FRANKFURT. Microorganisms often produce natural products in a step-by-step manner similar to an assembly line. Examples of such enzymes are non-ribosomal peptide synthetases (NRPS). Researchers at Goethe University Frankfurt have now succeeded in designing these enzymes in such a way that they can produce completely new natural products.
Many important therapeutics, such as antibiotics or immunosuppressant and anti-cancer drugs, are derived from microorganisms. This is also the case for several different peptides which are produced in the microbial cell with the help of the NRPS enzymes. An NRPS functions like an assembly line in a modern car factory: new parts are added to the basic chassis at each workstation until a finished car rolls out of the plant at the end. In the case of the NRPS, a certain amino acid is selected, activated and processed at each station (known as modules) so that linear, cyclic or further modified peptides emerge at the end that can also carry unusual amino acids.
Although the fundamental principles of NRPS are long known, to date it was hardly possible to modify these enzymes. In the few cases where single modules were successfully exchanged, production of the modified natural products noticeably decreased. Assembling completely new enzymes, which in turn would produce completely new natural products, seemed totally impossible. The research group led by Professor Helge Bode, Merck Endowment Professor for Molecular Biotechnology at Goethe University Frankfurt, has now achieved this.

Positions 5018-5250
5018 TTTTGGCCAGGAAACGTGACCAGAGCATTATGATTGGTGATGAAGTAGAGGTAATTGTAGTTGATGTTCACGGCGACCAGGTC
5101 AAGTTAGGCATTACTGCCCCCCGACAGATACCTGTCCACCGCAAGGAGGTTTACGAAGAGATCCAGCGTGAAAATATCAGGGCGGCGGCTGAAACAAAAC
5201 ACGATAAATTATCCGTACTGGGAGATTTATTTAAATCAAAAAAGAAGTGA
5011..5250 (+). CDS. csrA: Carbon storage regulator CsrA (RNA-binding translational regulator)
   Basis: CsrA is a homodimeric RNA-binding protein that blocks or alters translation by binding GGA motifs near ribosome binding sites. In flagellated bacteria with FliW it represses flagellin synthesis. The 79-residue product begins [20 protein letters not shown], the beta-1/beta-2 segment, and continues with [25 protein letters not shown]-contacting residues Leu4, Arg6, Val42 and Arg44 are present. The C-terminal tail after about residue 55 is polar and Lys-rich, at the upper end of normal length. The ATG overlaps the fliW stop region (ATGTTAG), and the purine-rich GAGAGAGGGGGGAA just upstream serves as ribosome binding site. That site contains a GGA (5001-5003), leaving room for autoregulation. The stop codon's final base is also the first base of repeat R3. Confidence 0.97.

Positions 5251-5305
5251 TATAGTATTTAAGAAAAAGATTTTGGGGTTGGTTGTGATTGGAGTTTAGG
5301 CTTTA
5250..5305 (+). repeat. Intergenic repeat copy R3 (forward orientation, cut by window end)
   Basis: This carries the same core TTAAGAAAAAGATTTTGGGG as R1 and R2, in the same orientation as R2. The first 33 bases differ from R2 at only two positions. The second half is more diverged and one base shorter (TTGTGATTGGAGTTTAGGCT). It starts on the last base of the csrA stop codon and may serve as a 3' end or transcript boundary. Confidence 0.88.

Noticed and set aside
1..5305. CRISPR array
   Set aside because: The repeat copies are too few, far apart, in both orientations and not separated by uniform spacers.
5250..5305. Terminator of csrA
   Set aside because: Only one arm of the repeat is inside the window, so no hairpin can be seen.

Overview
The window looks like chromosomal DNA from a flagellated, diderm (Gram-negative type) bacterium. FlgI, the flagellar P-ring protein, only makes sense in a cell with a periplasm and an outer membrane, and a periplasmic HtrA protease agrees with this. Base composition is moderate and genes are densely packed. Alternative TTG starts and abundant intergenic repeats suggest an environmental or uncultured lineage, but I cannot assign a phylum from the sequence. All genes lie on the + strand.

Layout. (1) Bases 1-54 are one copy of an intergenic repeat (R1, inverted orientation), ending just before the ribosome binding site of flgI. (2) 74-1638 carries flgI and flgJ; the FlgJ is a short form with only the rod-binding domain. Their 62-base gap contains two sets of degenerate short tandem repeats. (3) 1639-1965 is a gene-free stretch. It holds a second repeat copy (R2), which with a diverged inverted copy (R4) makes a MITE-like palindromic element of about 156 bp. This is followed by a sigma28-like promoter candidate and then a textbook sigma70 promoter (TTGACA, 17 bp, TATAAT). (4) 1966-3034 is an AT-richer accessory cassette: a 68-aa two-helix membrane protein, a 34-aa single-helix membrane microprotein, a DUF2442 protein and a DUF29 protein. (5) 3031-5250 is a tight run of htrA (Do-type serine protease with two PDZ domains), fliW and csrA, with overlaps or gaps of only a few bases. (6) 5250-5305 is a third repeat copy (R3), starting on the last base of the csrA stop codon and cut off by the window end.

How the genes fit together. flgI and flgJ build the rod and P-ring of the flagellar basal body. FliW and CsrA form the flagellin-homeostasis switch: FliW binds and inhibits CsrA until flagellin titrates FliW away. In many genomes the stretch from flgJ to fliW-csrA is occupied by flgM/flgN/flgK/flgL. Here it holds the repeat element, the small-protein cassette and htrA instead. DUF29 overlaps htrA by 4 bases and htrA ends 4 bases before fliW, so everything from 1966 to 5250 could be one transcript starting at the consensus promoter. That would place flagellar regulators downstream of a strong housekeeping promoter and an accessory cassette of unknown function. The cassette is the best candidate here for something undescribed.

“In principle, we use natural NRPS systems from bacteria only as building blocks which we reassemble in a new way using new interfaces we’ve identified,” says Bode, explaining the research approach. Yields are comparable with the natural production of these natural substances.
The method is meanwhile so sophisticated that even beginners can use it to produce new peptides and thus potential drugs shortly after a basic introduction. However, it has been a long road. “I was lucky that I had a team working with me on this project that did not allow itself to become discouraged, was very diligent and able to think outside the box,” says Bode. “The interface we finally selected to assemble the individual building blocks is such that the classical modular order of the biosynthesis is no longer respected.”
The next step is to modify first clinical drugs with this method and use biotechnology to produce them. Moreover, new information regarding the structure of these NRPS will be gathered as part of the LOEWE research focus MegaSyn led by Bode and Professor Martin Grininger, also from Goethe University Frankfurt. This will make it possible to further improve the method in order to allow the modification of related classes of natural products or even to produce whole libraries of natural products. First results are very promising.